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McMillan v. First National Bank of Berwick

IN THE SUPERIOR COURT OF PENNSYLVANIA


July 9, 2009

JAMES MCMILLAN APPELLANT
v.
FIRST NATIONAL BANK OF BERWICK APPELLEE

Appeal from the Judgment entered September 15, 2008 In the Court of Common Pleas of Philadelphia County. Civil No. March Term 2008 -- No. 005855.

The opinion of the court was delivered by: Kelly, J.

BEFORE: STEVENS, KLEIN and KELLY, JJ.

OPINION

¶ 1 This is an appeal from an order sustaining the preliminary objections of Appellee bank and transferring venue from Philadelphia to Columbia County in an action brought in Philadelphia County involving claims of false arrest, false imprisonment, and malicious prosecution, where the torts alleged occurred in Columbia County. We affirm.

¶ 2 In July of 2003, Appellant, a contractor, was paid by check for renovation work performed in Philadelphia, and deposited the checks into his account with Appellee, a Columbia County entity, using an ATM machine in Philadelphia. The machine was not owned by Appellee, but by Star Network, a nationwide system of which Appellee is a member.

¶ 3 When the checks were dishonored after Appellant had withdrawn money from the account, he entered into a repayment plan with Appellee. In 2005, he missed a payment, and was prosecuted in Columbia County for passing bad checks. In May of 2006, he was acquitted after a jury trial, and in April of 2008, commenced the instant action in Philadelphia County alleging false arrest, false imprisonment, and malicious prosecution. Appellee preliminarily objected on grounds of improper venue, and after a hearing, the trial court agreed, entering the order underlying this appeal.

In reviewing a trial court's ruling transferring venue, we will not disturb the ruling if the decision is reasonable in light of the facts. An abuse of discretion occurs when the trial judge overrides or misapplies the law, or exercises judgment in a manifestly unreasonable manner, or renders a decision based on partiality, bias, or ill will. However, if there exists any proper basis for the trial court's decision to . . . transfer venue, the decision must stand.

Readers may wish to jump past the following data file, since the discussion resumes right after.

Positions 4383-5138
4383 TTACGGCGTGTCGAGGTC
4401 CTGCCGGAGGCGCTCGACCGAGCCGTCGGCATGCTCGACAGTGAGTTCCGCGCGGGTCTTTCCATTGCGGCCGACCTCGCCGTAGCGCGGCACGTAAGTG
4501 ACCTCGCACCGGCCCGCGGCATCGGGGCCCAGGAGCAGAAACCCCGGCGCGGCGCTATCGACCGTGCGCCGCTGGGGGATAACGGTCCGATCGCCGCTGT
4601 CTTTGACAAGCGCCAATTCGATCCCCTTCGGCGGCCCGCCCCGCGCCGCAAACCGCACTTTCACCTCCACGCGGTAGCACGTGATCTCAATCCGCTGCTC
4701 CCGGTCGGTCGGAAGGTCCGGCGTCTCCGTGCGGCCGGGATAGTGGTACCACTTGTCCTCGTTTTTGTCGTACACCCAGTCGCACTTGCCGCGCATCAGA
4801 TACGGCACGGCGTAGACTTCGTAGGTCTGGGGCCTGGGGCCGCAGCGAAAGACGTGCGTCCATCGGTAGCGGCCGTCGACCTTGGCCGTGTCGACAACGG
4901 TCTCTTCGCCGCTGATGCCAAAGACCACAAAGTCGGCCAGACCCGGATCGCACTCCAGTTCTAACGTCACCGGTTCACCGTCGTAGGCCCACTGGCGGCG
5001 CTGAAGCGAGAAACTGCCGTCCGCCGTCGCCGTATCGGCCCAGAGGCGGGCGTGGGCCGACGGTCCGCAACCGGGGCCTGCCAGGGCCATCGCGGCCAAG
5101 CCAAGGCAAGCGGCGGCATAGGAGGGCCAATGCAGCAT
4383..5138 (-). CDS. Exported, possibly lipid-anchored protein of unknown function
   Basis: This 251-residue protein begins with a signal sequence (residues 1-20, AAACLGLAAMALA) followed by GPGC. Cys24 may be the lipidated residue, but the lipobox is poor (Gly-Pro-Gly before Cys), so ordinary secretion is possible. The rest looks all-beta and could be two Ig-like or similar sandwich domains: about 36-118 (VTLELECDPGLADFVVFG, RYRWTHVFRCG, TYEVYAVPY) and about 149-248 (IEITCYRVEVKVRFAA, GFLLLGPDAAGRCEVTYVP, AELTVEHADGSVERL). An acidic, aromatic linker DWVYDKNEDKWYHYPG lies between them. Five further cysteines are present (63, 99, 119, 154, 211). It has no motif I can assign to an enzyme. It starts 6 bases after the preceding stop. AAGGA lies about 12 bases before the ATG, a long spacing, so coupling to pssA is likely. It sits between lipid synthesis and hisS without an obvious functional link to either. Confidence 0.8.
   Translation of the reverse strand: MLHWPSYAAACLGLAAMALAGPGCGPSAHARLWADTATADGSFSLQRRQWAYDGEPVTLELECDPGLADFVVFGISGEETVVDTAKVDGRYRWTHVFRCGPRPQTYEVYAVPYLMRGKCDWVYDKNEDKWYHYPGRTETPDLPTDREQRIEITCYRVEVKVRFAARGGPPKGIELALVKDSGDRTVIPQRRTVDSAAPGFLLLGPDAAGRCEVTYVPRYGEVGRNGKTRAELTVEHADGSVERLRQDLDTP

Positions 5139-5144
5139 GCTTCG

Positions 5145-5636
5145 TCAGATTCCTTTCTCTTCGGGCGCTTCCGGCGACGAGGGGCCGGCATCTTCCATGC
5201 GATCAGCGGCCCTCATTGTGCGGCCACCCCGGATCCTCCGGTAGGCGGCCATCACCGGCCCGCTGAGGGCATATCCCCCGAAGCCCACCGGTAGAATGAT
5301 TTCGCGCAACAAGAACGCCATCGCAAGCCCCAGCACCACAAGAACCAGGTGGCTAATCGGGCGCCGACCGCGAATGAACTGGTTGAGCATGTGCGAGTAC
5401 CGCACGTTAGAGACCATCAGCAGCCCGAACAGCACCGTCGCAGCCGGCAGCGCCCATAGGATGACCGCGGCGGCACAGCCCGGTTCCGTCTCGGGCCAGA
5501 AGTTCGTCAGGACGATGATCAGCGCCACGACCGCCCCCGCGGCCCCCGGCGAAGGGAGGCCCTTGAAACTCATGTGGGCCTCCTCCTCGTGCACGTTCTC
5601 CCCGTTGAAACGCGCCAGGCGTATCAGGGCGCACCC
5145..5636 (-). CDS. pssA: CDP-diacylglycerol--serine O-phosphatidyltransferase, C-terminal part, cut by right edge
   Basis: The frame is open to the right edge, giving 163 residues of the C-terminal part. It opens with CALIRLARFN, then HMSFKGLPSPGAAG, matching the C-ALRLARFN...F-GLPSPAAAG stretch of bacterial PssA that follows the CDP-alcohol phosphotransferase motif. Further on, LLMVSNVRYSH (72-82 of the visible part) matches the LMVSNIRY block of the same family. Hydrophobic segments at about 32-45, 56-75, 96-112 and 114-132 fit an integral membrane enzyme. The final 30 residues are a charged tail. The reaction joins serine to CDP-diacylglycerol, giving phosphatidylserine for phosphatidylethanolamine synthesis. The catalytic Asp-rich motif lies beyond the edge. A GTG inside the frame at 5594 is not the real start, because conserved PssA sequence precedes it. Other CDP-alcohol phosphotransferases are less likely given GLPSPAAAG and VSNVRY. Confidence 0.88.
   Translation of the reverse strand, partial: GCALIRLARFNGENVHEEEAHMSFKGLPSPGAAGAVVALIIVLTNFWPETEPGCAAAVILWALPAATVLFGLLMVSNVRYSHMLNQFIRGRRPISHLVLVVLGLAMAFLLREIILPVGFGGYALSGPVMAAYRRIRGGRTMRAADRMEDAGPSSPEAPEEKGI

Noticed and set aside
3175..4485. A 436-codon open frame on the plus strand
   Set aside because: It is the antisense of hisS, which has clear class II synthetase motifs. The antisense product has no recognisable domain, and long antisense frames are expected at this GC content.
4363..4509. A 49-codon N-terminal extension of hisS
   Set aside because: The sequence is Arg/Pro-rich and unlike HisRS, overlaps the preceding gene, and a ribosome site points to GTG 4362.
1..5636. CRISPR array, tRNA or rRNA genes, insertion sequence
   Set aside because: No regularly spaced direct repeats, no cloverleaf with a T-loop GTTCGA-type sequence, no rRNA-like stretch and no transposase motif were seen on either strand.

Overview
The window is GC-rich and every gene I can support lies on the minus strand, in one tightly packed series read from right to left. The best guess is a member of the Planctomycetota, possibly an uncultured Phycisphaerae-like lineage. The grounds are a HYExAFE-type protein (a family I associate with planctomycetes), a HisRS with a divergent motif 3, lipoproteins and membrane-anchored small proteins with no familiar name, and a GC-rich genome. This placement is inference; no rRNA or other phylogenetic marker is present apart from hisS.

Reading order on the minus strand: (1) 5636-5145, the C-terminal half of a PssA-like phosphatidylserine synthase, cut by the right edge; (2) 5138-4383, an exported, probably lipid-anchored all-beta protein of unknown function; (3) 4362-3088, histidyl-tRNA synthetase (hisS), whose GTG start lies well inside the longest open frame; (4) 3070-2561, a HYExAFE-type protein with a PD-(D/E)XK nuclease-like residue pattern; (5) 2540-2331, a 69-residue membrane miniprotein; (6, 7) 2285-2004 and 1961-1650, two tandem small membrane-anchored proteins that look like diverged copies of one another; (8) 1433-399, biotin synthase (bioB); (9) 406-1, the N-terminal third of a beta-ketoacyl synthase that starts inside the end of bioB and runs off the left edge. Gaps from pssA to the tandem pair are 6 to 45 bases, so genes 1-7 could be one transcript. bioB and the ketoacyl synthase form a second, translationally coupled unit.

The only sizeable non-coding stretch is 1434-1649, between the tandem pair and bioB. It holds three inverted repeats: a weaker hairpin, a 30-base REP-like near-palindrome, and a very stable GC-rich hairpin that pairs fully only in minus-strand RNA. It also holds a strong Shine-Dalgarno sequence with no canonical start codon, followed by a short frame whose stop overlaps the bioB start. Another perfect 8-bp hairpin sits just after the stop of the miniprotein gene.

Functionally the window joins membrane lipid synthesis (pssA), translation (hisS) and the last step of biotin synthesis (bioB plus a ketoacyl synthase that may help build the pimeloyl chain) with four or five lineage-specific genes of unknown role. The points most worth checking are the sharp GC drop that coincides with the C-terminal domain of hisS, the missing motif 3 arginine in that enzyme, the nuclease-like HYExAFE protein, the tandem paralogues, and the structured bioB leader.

Harris v. Brill, 844 A.2d 567, 570 (Pa. Super. 2004) (citations and internal quotation marks omitted).

¶ 4 Pa.R.C.P. 2179 governing venue provides in pertinent part as follows:

(a) Except as otherwise provided . . ., a personal action against a corporation or similar entity may be brought in and only in (1) the country where its registered office or principal place of business is located; (2) a county where it regularly conducts business; (3) the county where the cause of action arose; (4) a county where a transaction or occurrence took place out of which the cause of action arose[.]

Pa.R.C.P. 2179 (a) (1)-(4).

¶ 5 Appellant challenges as erroneous the trial court's finding that venue was improper in Philadelphia County because: (1) the transaction or occurrence out of which the cause of action, that is, Appellant's prosecution and acquittal, occurred in Columbia County; and (2) Appellee does not regularly conduct business in Philadelphia County. He argues that by virtue of its membership in the Star Network, Appellee furthers its corporate goal of offering "full banking services" to its customers outside of Columbia County, (Appellant's Brief at 9), and thus conducts business elsewhere through the ATMs. He insists that his having deposited the dishonored checks through the Star system constitutes the occurrence out of which his cause of action arose. We find neither claim persuasive.